How is spousal support calculated? Spousal support is when one spouse pays money (also called alimony) to another spouse for a term of months or years after divorce. The general rule is that a spouse may need spousal support if he/she is substantially dependent on the income of the other spouse for the regular necessities of life. The amount of spousal support will vary with the disparity of the parties’ incomes and the length of the marriage. Which begs the question: “How is spousal support calculated?”
How is spousal support calculated? The spousal support statute?
The spousal support statute, Michigan Compiled Laws section 552.23(1), contemplates a case-by-case approach in determining an award of spousal support. The statute provides the legal authority for a court to order spousal support and insight as to how spousal support should be calculated. The relevant portion of the statute providing:
“. . . if the estate and effects awarded to either party are insufficient for the suitable support and maintenance of either party . . ., the court may also award to either party . . . spousal support . . ., after considering the ability of either party to pay and the character and situation of the parties, and all the other circumstances of the case.”
The spousal support statute provides a three prong answer to the question. First, the ability of a party to pay spousal support. Second, the character and situation of the parties and third consideration of all the other circumstances of the case. To help better answer the question we examine case law on the issue.
How is spousal support calculated? The case law.
Case law provides further insight to the question. In the case of Loutts v Loutts, 298 Mich App 21 at 29-30 (2012), the Michigan Court of Appeals noted that: “The primary purpose of spousal support is to balance the parties’ incomes and needs so that neither party will be impoverished, and spousal support must be based on what is just and reasonable considering the circumstances of the case.” Id. at 32.
In the case of Olson v. Olson case, the Court of Appeals restated the answer to the question how is spousal support calculated. The Olsen case (citing earlier cases) provides that in deciding whether to award spousal support, the trial court should consider the following factors:
(1) the past relations and conduct of the parties;
(2) the length of the marriage;
(3) the abilities of the parties to work;
(4) the source and the amount of property awarded to the parties;
(5) the parties’ ages;
(6) the abilities of the parties to pay support;
(7) the present situation of the parties;
(8) the needs of the parties;
(9) the parties’ health;
(10) the parties’ prior standard of living and whether either is responsible for the support of others;
(11) the contributions of the parties to the joint estate;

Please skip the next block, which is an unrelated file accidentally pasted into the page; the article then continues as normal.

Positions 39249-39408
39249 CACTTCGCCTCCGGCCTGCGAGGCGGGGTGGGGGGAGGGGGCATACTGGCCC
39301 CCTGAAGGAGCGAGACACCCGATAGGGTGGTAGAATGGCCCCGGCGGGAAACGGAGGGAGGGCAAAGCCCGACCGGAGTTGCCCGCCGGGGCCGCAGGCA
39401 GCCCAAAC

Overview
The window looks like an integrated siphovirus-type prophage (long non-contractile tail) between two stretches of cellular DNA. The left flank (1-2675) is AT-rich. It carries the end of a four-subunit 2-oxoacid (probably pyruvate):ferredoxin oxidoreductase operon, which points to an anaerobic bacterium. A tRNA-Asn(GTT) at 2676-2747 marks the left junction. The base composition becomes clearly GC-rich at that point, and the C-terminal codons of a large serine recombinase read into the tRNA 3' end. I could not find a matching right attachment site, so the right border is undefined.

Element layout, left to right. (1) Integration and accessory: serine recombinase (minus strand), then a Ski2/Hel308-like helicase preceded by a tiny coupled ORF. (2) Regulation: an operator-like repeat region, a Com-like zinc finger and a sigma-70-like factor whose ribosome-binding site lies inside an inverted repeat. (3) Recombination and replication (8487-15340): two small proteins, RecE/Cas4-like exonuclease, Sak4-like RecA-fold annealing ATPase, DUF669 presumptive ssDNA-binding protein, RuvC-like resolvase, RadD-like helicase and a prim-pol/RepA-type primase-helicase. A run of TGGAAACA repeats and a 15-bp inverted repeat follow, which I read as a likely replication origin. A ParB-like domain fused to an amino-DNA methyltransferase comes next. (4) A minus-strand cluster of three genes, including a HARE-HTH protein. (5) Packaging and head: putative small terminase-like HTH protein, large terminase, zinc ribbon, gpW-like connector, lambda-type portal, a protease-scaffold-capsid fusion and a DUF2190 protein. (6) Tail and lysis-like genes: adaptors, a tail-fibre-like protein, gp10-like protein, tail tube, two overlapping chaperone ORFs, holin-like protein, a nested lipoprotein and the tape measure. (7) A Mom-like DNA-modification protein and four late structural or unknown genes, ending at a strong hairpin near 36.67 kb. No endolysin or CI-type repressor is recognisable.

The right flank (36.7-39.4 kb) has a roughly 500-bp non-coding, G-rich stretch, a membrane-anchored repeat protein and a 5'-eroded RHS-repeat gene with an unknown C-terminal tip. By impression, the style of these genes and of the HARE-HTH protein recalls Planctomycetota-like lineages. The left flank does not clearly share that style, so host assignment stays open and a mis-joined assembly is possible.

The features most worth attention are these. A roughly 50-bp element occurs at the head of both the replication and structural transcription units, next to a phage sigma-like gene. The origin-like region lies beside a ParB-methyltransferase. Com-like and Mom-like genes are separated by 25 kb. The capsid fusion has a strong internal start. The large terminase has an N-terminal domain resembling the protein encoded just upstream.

(12) a party’s fault in causing the divorce;
(13) the effect of cohabitation on a party’s financial status; and
(14) general principles of equity.
“The trial court should make specific factual findings regarding the factors that are relevant to the particular case.”
In simple terms, the primary purpose of spousal support is to balance the parties’ incomes and needs so that neither party, will be impoverished and spousal support must be based on what is just and reasonable considering the circumstances of the case. In the case of Woodington v Shokoohi, 288 Mich App 352 at 356 (2010), the Michigan Court of Appeals noted that spousal support may be rehabilitative, that is, intended to allow a party to assimilate into the work force and establish economic self-sufficiency.
An examination of the statute and case law provides a complex answer to the question how is spousal support calculated in Michigan. During settlement negotiations, practitioners often rely on guidelines to estimate a client’s exposure, however computer guidelines do not examine subjective factors such as the needs of the parties (not easy to enter that number in a computer) and are not complaint with the required legal analysis provided above. That is when legal experience comes in and we can help.
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I have been exclusively practicing divorce and family law in Michigan for over two decades. The attorneys at Findling Law all share the core value of practicing law to help people navigate change in their lives, without compromising principles. We are compassionate, creative and always prepared. We specialize in high socio-economic, high-profile and high-conflict cases, while also working with clients of all backgrounds. We recognize that the most important aspect of the practice of law is the application of the law to your specific circumstances.That is why we provide more free information on divorce and family law than any other Michigan law firm. We want to help you manage your situation. Allow our exceptional legal team to help you navigate the change in your life, without compromising principles.
By: Daniel Findling